Grizzly 75 Review
Cons: Poor insulation for price, hard to open drain plug, expensive
Our Analysis and Test Results
We were disappointed with the Grizzly's performance in our insulation tests. It maintained safe food temperatures for three full days. This was matched by two of the traditional models we tested, the Coleman Xtreme and the Igloo Max Cold, and is only a day better than the worst performer, the Rubbermaid DuraChill. It retained ice for five days, which was also matched by one of the traditional models, the Coleman. The Grizzly's performance garnered a score of 4 in our insulation testing. This score fits in much better with the traditional models, which score in the 3-4 range, than with the high-end models, most of which scored in the 8-9 range. Its performance also indicates that a long weekend camping trip would be the longest trip we'd feel safe using the Grizzly for. We expected much better insulation value from a high-end model.
The Grizzly is ruggedly built and scored high in our durability rankings. It has dependable hinges and latches and a burly drain plug. It is very difficult to find any negative user reviews related to durability. The seal on the lid barely leaked any water during our slosh test. This put it in the upper echelon of our durability testing, scoring an 8. All of the high-end models we tested scored a 7 or 8 in this test, so unlike insulation, this is a metric in which the Grizzly is decidedly high end.
Ease of Use
The Grizzly is the only model we tested that utilizes three latches, all of which are the rubber pull-down variety. Our testers generally found these latches easy to secure and undo. The Grizzly's lid opens easily and stays open. We were a bit wary of it slamming shut during our testing, as it doesn't quite open a full 90 degrees, but we never had any issue with it. Draining the grizzly is a bit of a hassle. The drain plug produces quite a bit of splashing when first unscrewing it. Once open it drains quickly, but the drain is large enough that it is quite easy to lose ice cubes. Also, the drain plug has a propensity to stick and can often require quite a bit of force to get open. This led to some emasculating experiences in our testing room. Overall the Grizzly received a score of 6 in our ease of use testing. This is a slightly below average score in a metric with scores ranging from 5 to 8.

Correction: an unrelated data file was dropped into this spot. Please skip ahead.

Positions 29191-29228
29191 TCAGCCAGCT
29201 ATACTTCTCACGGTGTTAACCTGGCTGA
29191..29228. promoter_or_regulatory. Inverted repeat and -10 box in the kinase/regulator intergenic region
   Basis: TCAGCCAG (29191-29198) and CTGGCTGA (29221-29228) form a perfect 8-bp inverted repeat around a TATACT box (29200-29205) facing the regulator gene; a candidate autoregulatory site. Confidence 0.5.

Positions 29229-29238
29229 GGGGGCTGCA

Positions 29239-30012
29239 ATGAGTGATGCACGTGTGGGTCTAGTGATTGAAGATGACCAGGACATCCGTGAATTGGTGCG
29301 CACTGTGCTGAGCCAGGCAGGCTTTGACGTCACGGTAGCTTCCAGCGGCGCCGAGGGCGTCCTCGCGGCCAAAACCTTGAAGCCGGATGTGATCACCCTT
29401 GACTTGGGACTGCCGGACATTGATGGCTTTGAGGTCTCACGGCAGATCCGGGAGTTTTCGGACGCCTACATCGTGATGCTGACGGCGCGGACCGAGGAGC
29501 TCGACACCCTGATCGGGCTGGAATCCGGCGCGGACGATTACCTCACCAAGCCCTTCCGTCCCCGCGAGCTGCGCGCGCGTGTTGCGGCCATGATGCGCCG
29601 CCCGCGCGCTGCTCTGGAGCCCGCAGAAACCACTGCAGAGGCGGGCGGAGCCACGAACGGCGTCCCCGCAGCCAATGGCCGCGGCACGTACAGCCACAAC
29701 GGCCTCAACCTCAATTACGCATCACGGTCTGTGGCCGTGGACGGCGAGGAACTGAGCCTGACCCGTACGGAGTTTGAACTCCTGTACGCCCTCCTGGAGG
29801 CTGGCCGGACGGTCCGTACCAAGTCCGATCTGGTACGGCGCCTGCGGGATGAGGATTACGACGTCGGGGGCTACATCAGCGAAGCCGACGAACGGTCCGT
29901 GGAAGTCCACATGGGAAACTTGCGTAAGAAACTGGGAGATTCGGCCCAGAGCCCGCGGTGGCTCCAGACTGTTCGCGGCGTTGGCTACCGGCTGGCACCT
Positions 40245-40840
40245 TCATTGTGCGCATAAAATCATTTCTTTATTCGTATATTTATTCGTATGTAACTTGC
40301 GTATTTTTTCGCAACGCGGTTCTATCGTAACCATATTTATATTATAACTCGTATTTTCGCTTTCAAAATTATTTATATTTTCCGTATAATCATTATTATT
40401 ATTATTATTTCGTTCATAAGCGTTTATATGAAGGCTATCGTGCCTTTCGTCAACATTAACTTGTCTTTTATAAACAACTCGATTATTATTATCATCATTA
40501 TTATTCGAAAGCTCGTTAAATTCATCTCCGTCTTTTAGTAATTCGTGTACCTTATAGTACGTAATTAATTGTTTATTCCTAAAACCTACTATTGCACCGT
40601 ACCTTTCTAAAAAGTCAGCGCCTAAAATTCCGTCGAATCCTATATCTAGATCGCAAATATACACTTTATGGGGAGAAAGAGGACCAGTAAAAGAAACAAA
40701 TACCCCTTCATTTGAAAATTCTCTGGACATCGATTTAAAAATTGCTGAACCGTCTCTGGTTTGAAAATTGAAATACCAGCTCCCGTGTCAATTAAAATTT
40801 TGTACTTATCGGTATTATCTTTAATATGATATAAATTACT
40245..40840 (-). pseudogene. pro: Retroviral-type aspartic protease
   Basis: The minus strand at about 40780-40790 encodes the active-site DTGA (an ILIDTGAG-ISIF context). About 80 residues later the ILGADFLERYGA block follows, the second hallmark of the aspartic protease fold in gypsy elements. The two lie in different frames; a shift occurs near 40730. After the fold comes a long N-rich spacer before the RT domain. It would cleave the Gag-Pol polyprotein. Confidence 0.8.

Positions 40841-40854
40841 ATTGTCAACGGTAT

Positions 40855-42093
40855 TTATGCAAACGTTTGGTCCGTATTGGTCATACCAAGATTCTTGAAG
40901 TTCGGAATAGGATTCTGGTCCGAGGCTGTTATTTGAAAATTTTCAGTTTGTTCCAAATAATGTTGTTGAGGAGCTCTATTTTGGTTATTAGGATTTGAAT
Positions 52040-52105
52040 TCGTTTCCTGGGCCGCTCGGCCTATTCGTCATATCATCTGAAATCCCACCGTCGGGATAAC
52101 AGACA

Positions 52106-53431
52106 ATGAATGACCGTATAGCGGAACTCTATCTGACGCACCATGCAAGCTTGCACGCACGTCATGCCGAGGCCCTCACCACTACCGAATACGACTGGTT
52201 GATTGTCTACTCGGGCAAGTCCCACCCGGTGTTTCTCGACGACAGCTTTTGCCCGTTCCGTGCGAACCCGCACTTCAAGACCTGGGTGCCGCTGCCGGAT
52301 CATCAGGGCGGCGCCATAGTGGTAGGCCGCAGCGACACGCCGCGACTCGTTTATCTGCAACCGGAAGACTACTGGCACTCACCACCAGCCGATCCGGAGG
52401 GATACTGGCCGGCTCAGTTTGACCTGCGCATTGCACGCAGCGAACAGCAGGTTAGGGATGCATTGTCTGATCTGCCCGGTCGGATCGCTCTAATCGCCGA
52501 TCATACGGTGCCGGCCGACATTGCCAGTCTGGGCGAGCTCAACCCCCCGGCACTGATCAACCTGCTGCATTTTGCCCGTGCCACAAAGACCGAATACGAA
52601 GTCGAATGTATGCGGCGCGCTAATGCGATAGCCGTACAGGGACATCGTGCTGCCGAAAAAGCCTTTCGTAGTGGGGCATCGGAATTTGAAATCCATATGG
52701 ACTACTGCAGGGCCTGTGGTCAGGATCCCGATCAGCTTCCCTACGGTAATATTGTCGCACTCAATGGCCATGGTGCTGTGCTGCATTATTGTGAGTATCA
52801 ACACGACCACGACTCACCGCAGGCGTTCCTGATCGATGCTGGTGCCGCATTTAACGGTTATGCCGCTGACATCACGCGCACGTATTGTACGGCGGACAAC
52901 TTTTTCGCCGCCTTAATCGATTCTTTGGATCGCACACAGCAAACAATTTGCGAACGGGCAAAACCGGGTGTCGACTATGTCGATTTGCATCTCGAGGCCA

The Grizzly received a 4 in our portability, the worst score that any model received. This is mostly due to its handle design. The Grizzly's handles are made of semi rigid rubber attached with nylon webbing. While a similar design worked exceptionally well on the ORCA 58 Quart, we found the Grizzly's handles to be incredibly uncomfortable. The rubber isn't quite rigid enough, allowing the handle to wrap around and pinch hands. Our testers' hands were left red and raw after lugging the Grizzly around in our carry test and was thus the most unpleasant to carry of all the models we tested. The Grizzly also has quite a husky design, but is still just short enough to fit into the smaller Yosemite National Park bear boxes.
The Grizzly includes slots for two internal dividers, ruler markings on the lid, recessed and extended handles, and the external latches and pin style hinges common on most high-end models. It is the only model we tested that has two drain plugs, one on each end. This bevy of features earned the Grizzly a score of 5 in our test, a slightly above average score in a metric that saw scores ranging from 3 to 7.
The Grizzly's price is about average in the world of roto-molded coolers. It provides all the durability you would expect from a high-end cooler, but, according to our tests, very little of the insulating capacity. Due to this discrepancy between price and performance in a key metric, we consider the Grizzly to lack some of the bang for the buck that some other contenders in our review offer. If you're looking for great value on a high-end model, we would suggest you check out the RTIC 65 or the recently discounted ORCA.
The Grizzly has the design, durability, and aesthetics of a high-end model, but falls well short of what we'd expect in insulating performance. Almost all of the other high-end models we tested offer comparable durability with better insulating capacity. We feel the Grizzly 75 could serve as a very expensive tailgating cooler, but wouldn't stand up to the increased insulation demands of longer hunting trips.
— Max Mutter and Steven Tata
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